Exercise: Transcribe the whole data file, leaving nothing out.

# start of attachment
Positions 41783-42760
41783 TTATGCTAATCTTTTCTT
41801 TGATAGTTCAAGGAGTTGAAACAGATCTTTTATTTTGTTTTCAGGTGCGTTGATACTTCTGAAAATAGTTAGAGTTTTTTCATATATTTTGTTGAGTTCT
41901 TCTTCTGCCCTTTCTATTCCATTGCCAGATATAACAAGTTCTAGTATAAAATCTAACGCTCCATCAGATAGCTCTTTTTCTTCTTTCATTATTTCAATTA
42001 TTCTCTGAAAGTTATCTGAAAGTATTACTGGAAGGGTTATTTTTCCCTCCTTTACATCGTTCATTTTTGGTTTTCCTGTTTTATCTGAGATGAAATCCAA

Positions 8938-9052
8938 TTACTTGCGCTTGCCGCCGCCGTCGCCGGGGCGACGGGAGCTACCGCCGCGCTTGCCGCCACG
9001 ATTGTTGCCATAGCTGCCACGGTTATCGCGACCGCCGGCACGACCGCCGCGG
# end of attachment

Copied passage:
Positions 41783-42760
41783 TTATGCTAATCTTTTCTT
41801 TGATAGTTCAAGGAGTTGAAACAGATCTTTTATTTTGTTTTCAGGTGCGTTGATACTTCTGAAAATAGTTAGAGTTTTTTCATATATTTTGTTGAGTTCT
41901 TCTTCTGCCCTTTCTATTCCATTGCCAGATATAACAAGTTCTAGTATAAAATCTAACGCTCCATCAGATAGCTCTTTTTCTTCTTTCATTATTTCAATTA
42001 TTCTCTGAAAGTTATCTGAAAGTATTACTGGAAGGGTTATTTTTCCCTCCTTTACATCGTTCATTTTTGGTTTTCCTGTTTTATCTGAGATGAAATCCAA

Positions 8938-9052
8938 TTACTTGCGCTTGCCGCCGCCGTCGCCGGGGCGACGGGAGCTACCGCCGCGCTTGCCGCCACG
9001 ATTGTTGCCATAGCTGCCACGGTTATCGCGACCGCCGGCACGACCGCCGCGG